Biochar is a material made from charcoal that helps soil improvement and it is beneficial to plants. The charcoal is made by burning crops and wood residues.
These materials can be turned through simple processes to achieve an amazing material capable of improving soils and yields. The commercial production of biochar is a whole enterprise on its own.
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We shall take you through how to prepare biochar, in this post. You do not need to be an expert.
Materials you need to prepare biochar
- Crop residues (maize husk, maize cob, coconut shells, cocoa pods etc.)
- Wood residues (sawdust, fallen branches of trees, leaves of trees etc.)
- Food waste.
- A Multifeed Gasifier Stove (MFGS).
Procedure to prepare biochar
- Put any available crop or wood residue into the MFGS and burn under very hot temperatures for 2-3 hours.
- Let it cool and pour out the burnt input on a flat surface or into a sack.
- Use a roller pin to further smoothen it into a powder form.
- Your biochar is ready
The Multifeed Gasifier Stove (MFGS) allows you to burn the biomass with no oxygen entering the stove.
Below is how a Multifeed Gasifier Stove looks like.
Note: The MFGS is like a normal “Gyapa stove“. However, the MFGS has inner chambers where the biomass is burnt. It is relatively inexpensive and a farmer can quite easily acquire one.
Nevertheless, if you cannot afford an MFGS, you can burn the biomass but make sure you cover it with a metallic barrel or container so that it is not exposed to oxygen to form ash. If the biomass is maize husks or even farm weeds if burnt well it should look like the picture below.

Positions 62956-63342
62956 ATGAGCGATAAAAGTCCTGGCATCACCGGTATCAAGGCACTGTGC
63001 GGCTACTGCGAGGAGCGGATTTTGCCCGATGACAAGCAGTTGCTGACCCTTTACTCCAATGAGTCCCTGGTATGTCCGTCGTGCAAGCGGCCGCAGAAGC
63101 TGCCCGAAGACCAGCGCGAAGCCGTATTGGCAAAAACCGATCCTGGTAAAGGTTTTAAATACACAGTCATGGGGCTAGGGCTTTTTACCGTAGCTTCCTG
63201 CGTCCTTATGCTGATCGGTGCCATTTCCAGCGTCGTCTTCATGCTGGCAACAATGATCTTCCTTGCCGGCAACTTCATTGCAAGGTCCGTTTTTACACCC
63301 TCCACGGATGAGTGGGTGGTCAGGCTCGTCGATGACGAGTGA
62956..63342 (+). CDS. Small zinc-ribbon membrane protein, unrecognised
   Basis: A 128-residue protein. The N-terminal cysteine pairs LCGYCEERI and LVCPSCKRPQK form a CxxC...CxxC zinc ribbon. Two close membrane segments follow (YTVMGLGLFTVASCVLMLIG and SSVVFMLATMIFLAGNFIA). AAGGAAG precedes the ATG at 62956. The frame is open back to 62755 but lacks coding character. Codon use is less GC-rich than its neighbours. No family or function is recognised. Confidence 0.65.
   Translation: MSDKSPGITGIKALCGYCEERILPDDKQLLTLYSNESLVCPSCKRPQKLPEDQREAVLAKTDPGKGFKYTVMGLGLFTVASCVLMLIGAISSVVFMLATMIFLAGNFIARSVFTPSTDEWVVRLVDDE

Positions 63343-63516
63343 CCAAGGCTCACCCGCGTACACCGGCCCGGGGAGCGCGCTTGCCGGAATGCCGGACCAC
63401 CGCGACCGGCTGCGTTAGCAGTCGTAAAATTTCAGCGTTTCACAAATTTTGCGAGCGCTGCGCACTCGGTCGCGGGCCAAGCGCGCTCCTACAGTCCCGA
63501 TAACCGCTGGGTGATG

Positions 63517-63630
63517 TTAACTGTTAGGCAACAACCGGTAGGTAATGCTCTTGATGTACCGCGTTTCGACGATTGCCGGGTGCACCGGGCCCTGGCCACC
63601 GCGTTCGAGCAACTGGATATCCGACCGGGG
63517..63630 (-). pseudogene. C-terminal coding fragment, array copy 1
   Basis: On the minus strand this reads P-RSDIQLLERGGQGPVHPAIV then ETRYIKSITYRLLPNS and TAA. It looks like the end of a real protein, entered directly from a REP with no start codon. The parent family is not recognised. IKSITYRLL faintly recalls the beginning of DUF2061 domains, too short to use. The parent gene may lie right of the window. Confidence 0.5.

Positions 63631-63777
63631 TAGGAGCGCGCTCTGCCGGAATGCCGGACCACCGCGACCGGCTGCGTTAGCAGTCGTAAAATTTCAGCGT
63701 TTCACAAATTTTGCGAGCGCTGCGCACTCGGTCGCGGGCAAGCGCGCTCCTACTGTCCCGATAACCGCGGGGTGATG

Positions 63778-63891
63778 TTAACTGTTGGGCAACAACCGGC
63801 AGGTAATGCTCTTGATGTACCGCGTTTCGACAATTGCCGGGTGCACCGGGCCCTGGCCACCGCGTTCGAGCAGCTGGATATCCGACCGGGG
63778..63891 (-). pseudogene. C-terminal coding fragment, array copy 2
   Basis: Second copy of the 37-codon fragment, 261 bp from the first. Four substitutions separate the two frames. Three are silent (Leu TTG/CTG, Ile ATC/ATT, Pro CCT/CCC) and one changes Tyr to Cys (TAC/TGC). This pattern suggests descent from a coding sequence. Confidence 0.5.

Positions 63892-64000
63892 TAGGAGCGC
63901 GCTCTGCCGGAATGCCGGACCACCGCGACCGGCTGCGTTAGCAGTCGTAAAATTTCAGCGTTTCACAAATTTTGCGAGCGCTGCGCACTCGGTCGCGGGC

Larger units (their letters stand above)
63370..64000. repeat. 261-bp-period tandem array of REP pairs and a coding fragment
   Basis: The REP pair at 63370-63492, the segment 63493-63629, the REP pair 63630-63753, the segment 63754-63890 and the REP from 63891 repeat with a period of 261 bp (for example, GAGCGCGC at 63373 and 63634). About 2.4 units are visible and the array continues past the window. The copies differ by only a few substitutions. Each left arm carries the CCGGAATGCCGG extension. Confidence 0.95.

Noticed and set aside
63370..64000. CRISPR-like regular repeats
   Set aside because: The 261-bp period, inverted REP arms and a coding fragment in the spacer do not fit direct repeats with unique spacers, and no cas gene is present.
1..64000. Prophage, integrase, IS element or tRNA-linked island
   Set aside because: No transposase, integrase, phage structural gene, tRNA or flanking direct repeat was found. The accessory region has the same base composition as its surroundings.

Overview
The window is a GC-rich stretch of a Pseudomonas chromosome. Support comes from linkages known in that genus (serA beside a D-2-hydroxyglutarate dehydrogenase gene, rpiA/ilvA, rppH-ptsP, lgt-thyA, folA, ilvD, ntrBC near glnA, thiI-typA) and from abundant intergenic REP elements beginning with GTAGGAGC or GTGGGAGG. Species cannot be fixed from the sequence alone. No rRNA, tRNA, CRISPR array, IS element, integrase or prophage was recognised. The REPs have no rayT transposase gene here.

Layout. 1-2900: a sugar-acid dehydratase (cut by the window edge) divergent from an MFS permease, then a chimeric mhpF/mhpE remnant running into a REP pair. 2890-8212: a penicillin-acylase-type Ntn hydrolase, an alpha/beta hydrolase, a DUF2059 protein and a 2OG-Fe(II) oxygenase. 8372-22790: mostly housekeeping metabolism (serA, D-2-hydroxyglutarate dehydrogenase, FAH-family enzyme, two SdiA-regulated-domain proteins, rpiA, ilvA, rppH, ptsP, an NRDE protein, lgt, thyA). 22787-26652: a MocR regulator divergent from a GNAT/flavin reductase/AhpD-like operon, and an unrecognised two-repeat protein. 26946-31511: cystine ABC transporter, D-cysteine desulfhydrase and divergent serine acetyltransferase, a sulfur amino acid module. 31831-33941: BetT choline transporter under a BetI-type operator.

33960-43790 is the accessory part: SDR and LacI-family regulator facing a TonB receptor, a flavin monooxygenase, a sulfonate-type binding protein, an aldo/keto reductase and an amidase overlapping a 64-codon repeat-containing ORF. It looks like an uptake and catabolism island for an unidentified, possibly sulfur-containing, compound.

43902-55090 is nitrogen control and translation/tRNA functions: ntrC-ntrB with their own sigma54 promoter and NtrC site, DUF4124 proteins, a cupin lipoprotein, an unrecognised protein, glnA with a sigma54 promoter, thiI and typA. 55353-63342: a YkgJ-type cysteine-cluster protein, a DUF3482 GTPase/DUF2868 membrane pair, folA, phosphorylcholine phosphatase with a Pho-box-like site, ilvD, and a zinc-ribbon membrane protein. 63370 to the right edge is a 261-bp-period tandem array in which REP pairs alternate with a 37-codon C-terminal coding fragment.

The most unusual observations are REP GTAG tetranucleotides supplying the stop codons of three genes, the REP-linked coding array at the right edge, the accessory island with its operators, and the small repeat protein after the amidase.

It may not be as smooth as the above picture. You may have to make it smooth with a roller pin or stone.
Pellets (Biomass charcoal) and Pelletizers
They are biofuels made from compressed biomass. You can make pellets form any one of five general categories of biomass;
- Industrial waste and co-products,
- Food waste,
- Agricultural residues,
- Energy crops, and
- Virgin biomass.
Wood pellets are the most common type of pellet fuel and are generally made from compacted sawdust. Other waste sources include empty fruit branches, coconut shells, rice husks and corn husks which aids in the production of the pellets.
Black pellets are made of biomass, refined to resemble hard coal and are developed to be used in existing coal-fired power plants. You can use them as fuels for cooking using the gasifier stove. The pellets used for the gasifier stove as a fuel are extremely dense and you can produce with a low moisture content (below 10%) that allows them to burn with a very high combustion efficiency.
They are used for the production of biomass pellets from a mixture in its powdered form. They are of diverse types and forms ranging from its sizes, shapes, the method of operation (manual or automatic), capacity and function.
Below is how a simple hand pelletizer looks like.
Materials needed in pellets production
- Mix the char with starch and feed into the mould die in the compaction chamber and rammed until they were full.
- Close the cover plate of the machine, screw to tighten.
- Open the cover plate of the machine, remove the pellets and dry.
Note: You can make the starch yourself by adding cassava dough and lots of water to the char and stir on the fire till it turns very sticky and light.
If you also cannot acquire a pelletizer, you can mould them with your hand and dry.
Below is a sample of what the pellets will look like.
Benefits of pellets
- The pellets less smoky than charcoal.
- Pellets require fewer places to store and handle.
- They are more hygienic than normal charcoal.
- Substituting charcoal with pellets means a lower rate of deforestation and land degradation.